Examples such as this illustrate how development and poverty reduction are often being prevented as a result of climatic extremes and variability. In developing countries agricultural production is dependent on weather because the majority of farmers are peasant farmers who depend solely on rain for their crop production. Droughts and excessive rains adversely impact the food production and lives of society. If the Mozambican government, however, had had adequate information about the impending disaster it would have prepared itself and the effects would have been minimized.
Humankind has already started to look for and apply adaptation methods to survive.
But adaptation requires timely and fairly accurate advance information. This is what makes such information a perishable commodity, because it has to be available for application in ample time and properly packaged for society to make good use of it.
Collection of Information
Basically weather and climate information are obtained by taking earth and sea surface information about temperatures, relative humidity and pressure as well as those of the atmosphere and the lower stratosphere.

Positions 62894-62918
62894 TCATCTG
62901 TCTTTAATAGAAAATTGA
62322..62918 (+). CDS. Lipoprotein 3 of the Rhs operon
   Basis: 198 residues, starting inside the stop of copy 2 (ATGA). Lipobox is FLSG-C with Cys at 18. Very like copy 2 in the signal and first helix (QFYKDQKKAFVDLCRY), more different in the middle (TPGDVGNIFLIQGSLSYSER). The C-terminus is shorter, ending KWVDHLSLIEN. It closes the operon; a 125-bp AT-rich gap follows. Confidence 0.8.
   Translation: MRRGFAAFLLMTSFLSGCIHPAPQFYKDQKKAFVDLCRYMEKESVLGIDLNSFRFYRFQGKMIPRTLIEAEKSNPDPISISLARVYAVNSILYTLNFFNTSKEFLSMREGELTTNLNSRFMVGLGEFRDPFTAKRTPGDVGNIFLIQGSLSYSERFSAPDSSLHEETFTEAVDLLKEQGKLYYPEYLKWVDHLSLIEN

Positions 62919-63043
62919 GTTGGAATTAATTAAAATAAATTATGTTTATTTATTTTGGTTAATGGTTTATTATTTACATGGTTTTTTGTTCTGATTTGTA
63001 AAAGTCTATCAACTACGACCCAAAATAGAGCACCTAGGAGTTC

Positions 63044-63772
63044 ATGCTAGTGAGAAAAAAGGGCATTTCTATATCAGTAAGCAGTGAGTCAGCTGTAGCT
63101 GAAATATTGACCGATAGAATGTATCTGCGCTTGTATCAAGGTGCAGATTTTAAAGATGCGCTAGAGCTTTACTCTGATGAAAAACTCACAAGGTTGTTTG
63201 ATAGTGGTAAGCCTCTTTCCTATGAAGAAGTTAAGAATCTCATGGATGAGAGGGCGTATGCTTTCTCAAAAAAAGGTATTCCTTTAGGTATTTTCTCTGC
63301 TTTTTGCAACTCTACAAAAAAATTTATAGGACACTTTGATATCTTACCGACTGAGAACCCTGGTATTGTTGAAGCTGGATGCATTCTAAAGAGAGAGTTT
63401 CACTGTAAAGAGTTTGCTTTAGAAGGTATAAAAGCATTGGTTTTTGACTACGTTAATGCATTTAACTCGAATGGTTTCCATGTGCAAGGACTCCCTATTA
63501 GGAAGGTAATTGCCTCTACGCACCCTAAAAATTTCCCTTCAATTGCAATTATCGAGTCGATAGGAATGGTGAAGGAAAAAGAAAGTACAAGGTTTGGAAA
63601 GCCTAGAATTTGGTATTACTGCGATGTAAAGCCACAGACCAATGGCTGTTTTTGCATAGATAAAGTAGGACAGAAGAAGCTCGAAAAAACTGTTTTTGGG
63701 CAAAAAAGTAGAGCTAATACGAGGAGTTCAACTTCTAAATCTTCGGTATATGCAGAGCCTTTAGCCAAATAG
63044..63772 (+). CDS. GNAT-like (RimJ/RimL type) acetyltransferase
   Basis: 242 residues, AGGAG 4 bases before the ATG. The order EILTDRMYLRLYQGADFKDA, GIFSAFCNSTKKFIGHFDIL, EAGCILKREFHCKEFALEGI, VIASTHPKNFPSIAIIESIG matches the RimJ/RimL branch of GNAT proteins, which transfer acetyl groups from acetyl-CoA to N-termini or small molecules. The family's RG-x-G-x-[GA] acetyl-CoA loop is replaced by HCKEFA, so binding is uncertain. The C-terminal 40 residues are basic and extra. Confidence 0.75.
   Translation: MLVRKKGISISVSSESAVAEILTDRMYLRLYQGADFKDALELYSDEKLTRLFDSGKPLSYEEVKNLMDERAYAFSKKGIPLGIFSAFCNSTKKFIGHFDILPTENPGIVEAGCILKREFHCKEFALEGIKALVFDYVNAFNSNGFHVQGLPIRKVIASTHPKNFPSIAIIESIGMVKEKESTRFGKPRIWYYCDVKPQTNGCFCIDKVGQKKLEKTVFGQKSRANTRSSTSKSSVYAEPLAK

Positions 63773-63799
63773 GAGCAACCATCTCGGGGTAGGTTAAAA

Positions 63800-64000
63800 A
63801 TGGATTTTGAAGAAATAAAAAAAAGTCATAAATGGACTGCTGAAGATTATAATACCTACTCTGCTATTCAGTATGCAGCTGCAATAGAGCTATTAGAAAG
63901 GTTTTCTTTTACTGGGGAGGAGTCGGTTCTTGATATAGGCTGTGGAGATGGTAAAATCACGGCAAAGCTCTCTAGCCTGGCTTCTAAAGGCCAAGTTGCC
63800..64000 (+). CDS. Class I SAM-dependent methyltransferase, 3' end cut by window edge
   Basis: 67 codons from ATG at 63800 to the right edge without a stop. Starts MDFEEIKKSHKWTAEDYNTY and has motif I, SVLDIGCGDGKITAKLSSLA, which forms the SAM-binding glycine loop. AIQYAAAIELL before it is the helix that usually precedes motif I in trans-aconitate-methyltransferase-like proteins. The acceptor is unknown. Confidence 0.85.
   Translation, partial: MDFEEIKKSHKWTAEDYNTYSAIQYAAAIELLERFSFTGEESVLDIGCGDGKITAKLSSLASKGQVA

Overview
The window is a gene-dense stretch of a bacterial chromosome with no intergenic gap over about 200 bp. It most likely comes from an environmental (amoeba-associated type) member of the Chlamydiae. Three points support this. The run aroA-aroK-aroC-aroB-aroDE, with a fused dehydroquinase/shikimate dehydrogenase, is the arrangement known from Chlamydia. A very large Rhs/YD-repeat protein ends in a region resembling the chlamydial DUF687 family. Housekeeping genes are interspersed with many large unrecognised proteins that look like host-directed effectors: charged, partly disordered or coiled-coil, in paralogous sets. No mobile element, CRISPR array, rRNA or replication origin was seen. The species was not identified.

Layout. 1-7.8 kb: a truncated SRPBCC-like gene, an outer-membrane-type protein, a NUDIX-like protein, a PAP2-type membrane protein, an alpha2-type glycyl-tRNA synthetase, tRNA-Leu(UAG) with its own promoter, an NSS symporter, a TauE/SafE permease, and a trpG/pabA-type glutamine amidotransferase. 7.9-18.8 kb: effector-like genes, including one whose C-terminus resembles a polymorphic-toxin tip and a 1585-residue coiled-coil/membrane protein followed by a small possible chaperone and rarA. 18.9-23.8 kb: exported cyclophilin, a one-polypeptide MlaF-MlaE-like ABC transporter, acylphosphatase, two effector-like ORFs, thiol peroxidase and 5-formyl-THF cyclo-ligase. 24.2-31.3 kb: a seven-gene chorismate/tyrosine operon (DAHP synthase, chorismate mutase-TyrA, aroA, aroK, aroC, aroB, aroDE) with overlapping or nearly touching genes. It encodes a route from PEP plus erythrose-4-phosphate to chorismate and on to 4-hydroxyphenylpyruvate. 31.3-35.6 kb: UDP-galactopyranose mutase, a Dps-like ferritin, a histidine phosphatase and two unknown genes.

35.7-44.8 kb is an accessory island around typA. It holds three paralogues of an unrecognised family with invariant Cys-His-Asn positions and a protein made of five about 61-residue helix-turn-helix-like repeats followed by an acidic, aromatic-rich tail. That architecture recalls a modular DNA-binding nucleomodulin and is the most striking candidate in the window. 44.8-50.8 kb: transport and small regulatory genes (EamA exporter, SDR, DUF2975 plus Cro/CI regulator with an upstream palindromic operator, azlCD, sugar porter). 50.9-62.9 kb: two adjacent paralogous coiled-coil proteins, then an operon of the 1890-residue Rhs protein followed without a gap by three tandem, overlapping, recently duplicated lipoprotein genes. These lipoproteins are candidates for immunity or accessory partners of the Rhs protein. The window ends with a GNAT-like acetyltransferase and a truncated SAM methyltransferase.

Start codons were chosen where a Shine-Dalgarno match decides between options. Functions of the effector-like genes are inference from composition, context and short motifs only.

In order to take measurements of weather and climate variables we need to have both surface and space based instruments as well as remote sensing, state of the art instrumentation. We also need a good network of such instruments in order for the data obtained to be well representative of the area under consideration. Whether this information is gathered in developed or developing countries, the cost is the same. In most cases we also need highly trained personnel to take measurements of the earth, sea and atmospheric environment, and these are not cheap to train. Planning and policy makers, especially in developing countries, should therefore give serious consideration in their budgets to including climate monitoring as a priority.